AN ICONIC MACROINVERTEBRATE IN PERIL: IMPACTS OF INCREASING WATER TEMPERATURES ON PTERONARCYS CALIFORNICA IN SOUTHWESTERN MONTANA
Salmonflies (Pteronarcys californica) are both ecologically and economically important, attracting anglers and providing a significant food pulse for aquatic and terrestrial species. Anecdotal evidence and historical datasets suggest that salmonfly populations may be declining and shifting life history patterns. We measured salmonfly abundance, biomass, and emergence along the Gallatin and Madison Rivers in southwest Montana to determine the status of salmonfly populations and initiate long-term monitoring. Initial findings suggest that in the last fifty years salmonflies are emerging earlier due to reduced snowpack and warmer Spring water temperatures. Larval counts remain consistent in the Upper Madison, but the once robust population has reached critically low to absent levels in the relatively warmer Lower Madison River. In the last twenty years, the Gallatin River population has remained within natural annual variation, but evidence indicates that the population center is moving upstream where water temperatures are cooler. Future laboratory experiments will mechanistically test the influence of water temperature and fine sediment additions on the survival and life history of this iconic species.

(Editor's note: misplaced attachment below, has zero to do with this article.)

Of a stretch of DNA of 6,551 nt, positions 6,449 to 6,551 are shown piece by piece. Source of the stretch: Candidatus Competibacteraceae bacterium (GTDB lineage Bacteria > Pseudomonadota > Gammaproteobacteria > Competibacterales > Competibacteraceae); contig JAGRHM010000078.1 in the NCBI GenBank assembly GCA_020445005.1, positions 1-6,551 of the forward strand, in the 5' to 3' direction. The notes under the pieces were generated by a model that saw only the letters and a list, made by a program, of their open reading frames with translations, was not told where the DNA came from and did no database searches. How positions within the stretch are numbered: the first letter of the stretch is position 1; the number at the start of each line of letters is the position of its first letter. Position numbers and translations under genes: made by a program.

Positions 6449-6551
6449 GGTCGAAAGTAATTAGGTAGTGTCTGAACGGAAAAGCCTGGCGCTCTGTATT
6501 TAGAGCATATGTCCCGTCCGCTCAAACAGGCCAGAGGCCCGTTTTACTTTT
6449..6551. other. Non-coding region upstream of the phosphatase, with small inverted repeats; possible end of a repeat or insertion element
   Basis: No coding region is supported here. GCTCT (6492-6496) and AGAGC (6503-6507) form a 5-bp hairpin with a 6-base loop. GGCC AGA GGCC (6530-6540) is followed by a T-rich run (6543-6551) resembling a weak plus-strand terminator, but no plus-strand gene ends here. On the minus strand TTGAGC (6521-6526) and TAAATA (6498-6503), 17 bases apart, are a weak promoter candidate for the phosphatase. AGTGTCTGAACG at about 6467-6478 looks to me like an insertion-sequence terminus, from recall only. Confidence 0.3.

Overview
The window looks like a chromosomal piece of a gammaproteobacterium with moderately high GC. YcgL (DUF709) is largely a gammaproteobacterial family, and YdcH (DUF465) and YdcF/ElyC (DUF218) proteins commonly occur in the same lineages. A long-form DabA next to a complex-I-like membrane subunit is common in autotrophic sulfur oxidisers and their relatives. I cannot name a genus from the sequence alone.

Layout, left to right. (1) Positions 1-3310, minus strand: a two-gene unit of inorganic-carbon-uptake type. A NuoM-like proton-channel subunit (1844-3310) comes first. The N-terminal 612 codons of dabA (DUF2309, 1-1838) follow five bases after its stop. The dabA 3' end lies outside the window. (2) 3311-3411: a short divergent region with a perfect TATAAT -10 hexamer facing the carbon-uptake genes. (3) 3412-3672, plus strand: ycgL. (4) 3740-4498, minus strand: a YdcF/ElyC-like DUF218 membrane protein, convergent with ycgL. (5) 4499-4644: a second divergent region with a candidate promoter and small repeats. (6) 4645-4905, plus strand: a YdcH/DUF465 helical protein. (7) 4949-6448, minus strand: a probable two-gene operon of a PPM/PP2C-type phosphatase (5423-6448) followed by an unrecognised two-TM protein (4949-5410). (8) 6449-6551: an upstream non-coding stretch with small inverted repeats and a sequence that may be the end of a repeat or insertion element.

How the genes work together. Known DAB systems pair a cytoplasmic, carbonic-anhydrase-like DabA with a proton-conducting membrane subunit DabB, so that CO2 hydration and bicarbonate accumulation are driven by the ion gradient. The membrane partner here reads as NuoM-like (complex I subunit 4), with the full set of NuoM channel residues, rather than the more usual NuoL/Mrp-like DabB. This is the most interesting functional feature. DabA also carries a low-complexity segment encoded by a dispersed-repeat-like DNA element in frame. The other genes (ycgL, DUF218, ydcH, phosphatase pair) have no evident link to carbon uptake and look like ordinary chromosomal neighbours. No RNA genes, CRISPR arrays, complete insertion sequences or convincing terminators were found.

Heidi Anderson (Primary Presenter/Author), Montana State University, firstname.lastname@example.org;
Lindsey Albertson ( Co-Presenter/Co-Author), Montana State University, email@example.com;